An Eco-Friendly Interface
Pushing the Limits Interview with Ray Anderson.
After founding Interface in 1973 both revolutionizing the carpet and floor covering industry and growing the company into one of the world's largest interior furnishings companies, Ray Anderson took on a new challenge. In the wake of reading Paul Hawkens' book, The Ecology of Commerce, which discusses our systematic destruction of the planet and envisions a new approach for our corporations and our society, Ray received what he calls “a spear to the chest.” Since that time, Ray has been dedicated to transforming Interface into a sustainable company and providing leadership in a global effort by pioneering the processes of sustainable development. Finally, Ray and Interface have attained a host of prestigious roles and won many awards including co- chairing the President’s Council on Sustainable Development in 1997, and in 2001, the George and Cynthia Mitchell International Prize for Sustainable Development, the first corporate CEO to be so honoured.
What is a sustainable economy or a sustainable capitalist economy?
Capitalism is in trouble as long as it focuses only on financial capital without regard to natural capital. I don’t see longevity in any system that continually chews up nature to create products that end up as waste in a landfill or an incinerator. Until we substitute cyclical processes for linear processes and renewable sources of energy and materials for extractive non-renewable resources, we are on a downhill track. We live in a finite world, a finite biosphere. We cannot impinge on that infinitely.
In my book, Mid-Course Correction, I laid out the theories and schematics that apply to our company as we make that transformation from a typical company of the 20th century to the sustainable company of the 21st century. Until we learn to sever the links--the umbilical cord to Earth--for materials and energy, and [stop] dumping effluents into the biosphere, we are on that downhill track. The model is there. It means new technologies that largely don’t exist today, but we know what they must be. They must be cyclical and renewable and waste free, and benign. They must be focused on the productivity of all resources, not just labour productivity.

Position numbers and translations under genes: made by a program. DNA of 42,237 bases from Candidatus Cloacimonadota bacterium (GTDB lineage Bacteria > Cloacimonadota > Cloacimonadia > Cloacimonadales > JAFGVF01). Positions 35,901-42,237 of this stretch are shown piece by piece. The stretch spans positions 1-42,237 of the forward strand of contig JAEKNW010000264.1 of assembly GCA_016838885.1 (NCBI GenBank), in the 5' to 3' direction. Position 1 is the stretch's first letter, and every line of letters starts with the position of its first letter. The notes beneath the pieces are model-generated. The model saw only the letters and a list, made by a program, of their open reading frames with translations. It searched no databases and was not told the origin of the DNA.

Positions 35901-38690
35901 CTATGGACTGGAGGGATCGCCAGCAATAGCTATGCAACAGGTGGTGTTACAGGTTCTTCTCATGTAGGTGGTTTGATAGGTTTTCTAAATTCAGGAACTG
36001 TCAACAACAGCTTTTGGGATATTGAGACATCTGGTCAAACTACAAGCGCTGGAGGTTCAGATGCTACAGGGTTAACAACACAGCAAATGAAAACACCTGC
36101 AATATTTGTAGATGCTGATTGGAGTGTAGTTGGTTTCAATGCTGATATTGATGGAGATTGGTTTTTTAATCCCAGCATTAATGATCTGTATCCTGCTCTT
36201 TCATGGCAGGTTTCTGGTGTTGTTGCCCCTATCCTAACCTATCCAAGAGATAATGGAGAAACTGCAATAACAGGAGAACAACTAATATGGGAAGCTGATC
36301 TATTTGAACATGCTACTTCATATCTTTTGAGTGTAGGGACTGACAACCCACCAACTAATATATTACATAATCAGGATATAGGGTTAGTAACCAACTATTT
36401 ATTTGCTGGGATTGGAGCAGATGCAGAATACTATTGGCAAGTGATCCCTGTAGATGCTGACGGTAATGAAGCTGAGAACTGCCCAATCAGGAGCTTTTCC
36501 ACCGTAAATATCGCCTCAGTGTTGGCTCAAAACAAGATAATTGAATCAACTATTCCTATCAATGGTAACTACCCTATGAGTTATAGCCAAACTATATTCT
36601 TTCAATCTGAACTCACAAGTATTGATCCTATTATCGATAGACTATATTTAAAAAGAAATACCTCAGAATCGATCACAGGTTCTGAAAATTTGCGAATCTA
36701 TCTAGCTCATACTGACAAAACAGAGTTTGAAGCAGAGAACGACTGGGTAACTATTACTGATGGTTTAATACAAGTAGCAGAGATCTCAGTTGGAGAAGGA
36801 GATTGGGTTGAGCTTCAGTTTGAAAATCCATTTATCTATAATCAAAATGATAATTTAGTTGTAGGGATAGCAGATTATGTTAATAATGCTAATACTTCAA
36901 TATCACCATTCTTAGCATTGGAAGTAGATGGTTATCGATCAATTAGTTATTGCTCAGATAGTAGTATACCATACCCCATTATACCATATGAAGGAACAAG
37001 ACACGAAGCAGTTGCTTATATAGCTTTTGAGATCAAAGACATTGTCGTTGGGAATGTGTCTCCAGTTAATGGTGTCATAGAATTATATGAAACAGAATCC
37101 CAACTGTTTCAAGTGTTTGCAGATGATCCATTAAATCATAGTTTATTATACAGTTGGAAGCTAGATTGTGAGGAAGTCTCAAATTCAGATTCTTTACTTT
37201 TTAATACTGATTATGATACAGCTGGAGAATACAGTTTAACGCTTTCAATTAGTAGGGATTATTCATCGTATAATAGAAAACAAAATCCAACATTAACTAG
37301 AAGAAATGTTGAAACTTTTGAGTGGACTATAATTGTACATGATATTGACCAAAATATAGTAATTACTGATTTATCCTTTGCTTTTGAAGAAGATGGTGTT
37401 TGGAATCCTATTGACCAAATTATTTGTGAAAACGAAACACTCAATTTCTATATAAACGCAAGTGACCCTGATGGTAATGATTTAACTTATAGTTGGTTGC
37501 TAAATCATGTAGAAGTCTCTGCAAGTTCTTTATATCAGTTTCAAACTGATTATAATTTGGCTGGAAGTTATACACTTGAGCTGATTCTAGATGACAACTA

How can we have economic growth without increasing material consumption?
It is a matter of necessity. Survival will drive us to insist on products and services that are produced sustainably. It is dependant on the marketplace and an aroused citizenry. Consumers must realize that consumption in itself is not the route to happiness. Happiness is to be found somewhere else and ever-growing affluence is not necessarily happiness. So that involves a change of attitude, but [the survival] instinct will drive this change.
What area we can apply this instinct to?
Energy is the most obvious I think. Moving to renewable sources of energy and substituting photons from the sun for barrels of oil. That’s the dematerialization of energy. The recycling of raw materials can result in the dematerialization of materials, in terms of virgin materials. We are seeing it in our own company. The carbon intensity of Interface is now down by one-third over the ten years that we have been pursuing this goal of sustainability. Of course, we still have two-thirds of the way to go, but we know what the goal is and we believe it is achievable.